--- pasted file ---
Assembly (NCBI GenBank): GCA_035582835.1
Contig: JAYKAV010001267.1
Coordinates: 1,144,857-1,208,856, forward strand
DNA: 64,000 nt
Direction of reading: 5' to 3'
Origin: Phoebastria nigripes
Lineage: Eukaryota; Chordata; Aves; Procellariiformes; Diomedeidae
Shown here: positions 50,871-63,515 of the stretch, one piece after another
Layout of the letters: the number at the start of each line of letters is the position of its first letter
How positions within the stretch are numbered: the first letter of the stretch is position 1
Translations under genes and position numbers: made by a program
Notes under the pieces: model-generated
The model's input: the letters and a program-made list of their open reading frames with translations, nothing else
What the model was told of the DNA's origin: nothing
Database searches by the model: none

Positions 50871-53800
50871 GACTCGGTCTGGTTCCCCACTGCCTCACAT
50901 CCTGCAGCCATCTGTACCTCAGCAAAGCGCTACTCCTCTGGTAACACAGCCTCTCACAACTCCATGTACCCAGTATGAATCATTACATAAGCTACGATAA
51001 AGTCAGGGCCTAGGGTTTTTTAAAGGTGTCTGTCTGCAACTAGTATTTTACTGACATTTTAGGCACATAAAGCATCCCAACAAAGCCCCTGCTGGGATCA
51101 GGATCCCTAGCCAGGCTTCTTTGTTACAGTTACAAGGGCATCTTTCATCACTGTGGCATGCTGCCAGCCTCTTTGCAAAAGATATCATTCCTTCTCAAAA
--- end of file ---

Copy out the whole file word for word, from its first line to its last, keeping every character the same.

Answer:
Assembly (NCBI GenBank): GCA_035582835.1
Contig: JAYKAV010001267.1
Coordinates: 1,144,857-1,208,856, forward strand
DNA: 64,000 nt
Direction of reading: 5' to 3'
Origin: Phoebastria nigripes
Lineage: Eukaryota; Chordata; Aves; Procellariiformes; Diomedeidae
Shown here: positions 50,871-63,515 of the stretch, one piece after another
Layout of the letters: the number at the start of each line of letters is the position of its first letter
How positions within the stretch are numbered: the first letter of the stretch is position 1
Translations under genes and position numbers: made by a program
Notes under the pieces: model-generated
The model's input: the letters and a program-made list of their open reading frames with translations, nothing else
What the model was told of the DNA's origin: nothing
Database searches by the model: none

Positions 50871-53800
50871 GACTCGGTCTGGTTCCCCACTGCCTCACAT
50901 CCTGCAGCCATCTGTACCTCAGCAAAGCGCTACTCCTCTGGTAACACAGCCTCTCACAACTCCATGTACCCAGTATGAATCATTACATAAGCTACGATAA
51001 AGTCAGGGCCTAGGGTTTTTTAAAGGTGTCTGTCTGCAACTAGTATTTTACTGACATTTTAGGCACATAAAGCATCCCAACAAAGCCCCTGCTGGGATCA
51101 GGATCCCTAGCCAGGCTTCTTTGTTACAGTTACAAGGGCATCTTTCATCACTGTGGCATGCTGCCAGCCTCTTTGCAAAAGATATCATTCCTTCTCAAAA